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16
Nov

Designers reveal new ways to reduce violence and aggression in Accident and Emergency


Healthcare and security workers have welcomed the prototypes unveiled today, which aim to reduce the incidence of violence and aggression against staff, as part of a project to discover the common triggers of frustration and anxiety in A&E departments.

In the year-long project, commissioned by the Department of Health and run by the Design Council, designers extensively observed patients and staff in A&E departments to identify the influences which lead to ‘flare-ups’ of anxiety or frustration in normally calm patients and those accompanying them. It is estimated such cases account for half of all aggression (or in some cases, violence) against staff, which costs the NHS in excess of £69 million a year.

 

By studying patient behaviour and interactions with staff, including incidents of aggression, the team of designers, psychologists and healthcare experts discovered the key to the problem lies in providing patients with a better understanding of the system they are in, and to display the relevant information at specific moments in the patient journey through A&E where frustration and misunderstanding is likely to be exacerbated.

 

The solutions were specifically designed to be simple to implement across both older and newer hospitals, be low-cost to implement and avoid creating physical ‘barriers’ between patients and staff, which could create a sense of alienation and lead to an escalation of the problem.

 

The prototypes unveiled include:

- A new approach to greeting patients on arrival, answering their questions and ensuring they start the A&E experience positively

- A system of environmental signage, which designers have called information ‘Slices’: clear, intuitive, location-specific information. These give patients guidance about their physical location and where they are within the A&E process

- A personal ‘Process Map’ explaining what to expect from the treatment process and when to expect it, in order to manage users expectations of waiting times.

- Screens which provide live, dynamic information about how many cases are being handled and the current status of the A&E department.

 

The project also looked at how violence and aggression can be tackled more effectively by staff reporting of incidents and sharing information on how to spot the early signs and take steps to ‘de-escalate’ potential problems. Designers developed a suite of tools to facilitate staff-centred reporting, and an eight-week programme to help them work with managers to address incidents at a local level.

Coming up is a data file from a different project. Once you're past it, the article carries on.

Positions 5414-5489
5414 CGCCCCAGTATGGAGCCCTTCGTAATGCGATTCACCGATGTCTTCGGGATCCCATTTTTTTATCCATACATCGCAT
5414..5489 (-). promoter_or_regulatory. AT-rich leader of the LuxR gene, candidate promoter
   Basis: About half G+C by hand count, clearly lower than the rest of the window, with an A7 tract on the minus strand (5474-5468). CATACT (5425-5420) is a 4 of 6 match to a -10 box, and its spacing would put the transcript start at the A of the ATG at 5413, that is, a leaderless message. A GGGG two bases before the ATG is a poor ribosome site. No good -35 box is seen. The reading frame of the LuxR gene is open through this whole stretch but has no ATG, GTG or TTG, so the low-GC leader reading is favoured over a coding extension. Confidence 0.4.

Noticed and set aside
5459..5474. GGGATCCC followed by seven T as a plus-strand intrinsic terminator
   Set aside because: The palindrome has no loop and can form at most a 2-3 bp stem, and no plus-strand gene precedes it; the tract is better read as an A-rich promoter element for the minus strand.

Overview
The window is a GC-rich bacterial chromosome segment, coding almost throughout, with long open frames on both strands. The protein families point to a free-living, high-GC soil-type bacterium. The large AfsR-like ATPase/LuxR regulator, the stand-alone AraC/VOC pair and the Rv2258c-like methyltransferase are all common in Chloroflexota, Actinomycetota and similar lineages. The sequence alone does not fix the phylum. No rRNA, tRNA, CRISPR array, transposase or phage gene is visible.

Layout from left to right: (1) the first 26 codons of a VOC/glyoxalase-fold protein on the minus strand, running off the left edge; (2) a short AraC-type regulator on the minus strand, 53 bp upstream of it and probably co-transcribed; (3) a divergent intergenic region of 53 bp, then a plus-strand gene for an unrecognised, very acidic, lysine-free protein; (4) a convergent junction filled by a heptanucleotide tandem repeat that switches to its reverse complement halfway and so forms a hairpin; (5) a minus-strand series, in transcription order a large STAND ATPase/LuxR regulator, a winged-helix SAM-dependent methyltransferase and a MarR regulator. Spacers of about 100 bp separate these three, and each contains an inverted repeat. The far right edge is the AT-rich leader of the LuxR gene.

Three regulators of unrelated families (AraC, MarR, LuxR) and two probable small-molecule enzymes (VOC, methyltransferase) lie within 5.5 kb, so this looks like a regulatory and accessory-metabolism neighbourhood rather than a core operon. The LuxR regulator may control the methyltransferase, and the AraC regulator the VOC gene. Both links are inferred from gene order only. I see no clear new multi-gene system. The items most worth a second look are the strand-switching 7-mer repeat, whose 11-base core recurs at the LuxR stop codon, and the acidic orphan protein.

The third aspect of the programme was to provide an extensive toolkit of research and best practice for hospital senior managers, allowing them to factor in the new insights when making decisions about major refurbishments or alterations. The toolkit includes advice and guidance on the best ways to reduce the incidents of violence and aggression through better department layouts, sight-lines, lighting, décor, seating, and systems and procedures.

 

Health Minister Simon Burns said: “NHS staff work hard to save lives every day and they should be able to carry out their work without fear of assault, be it verbal or physical. We want to safeguard staff and patients and that is why we asked the Design Council to look at helping A&E departments become calmer and safer environments.

 

“Any violence and aggression towards staff is totally unacceptable. Despite an increase in the sanctions taken against people who assault NHS staff, more needs to be done - and we are taking action.

 

“These are practical solutions to help support and reduce the pressure on busy staff - ways in which hospitals can easily redesign the environment according to their budget and how difficult situations can be diffused by simply giving patients more information.”

 

Design Council’s CEO, David Kester said: “This is design at its best – finding an effective low-cost solution to a long-standing, high-cost problem through creativity, simplicity and collaboration. For not much more than £60,000 hospitals can now quickly and easily install this system which could significantly reduce the burden of aggression from patients. It’s this sort of win-win which we need more of, by using good design to tackle some of our most pressing economic and social challenges.”

 

 

 

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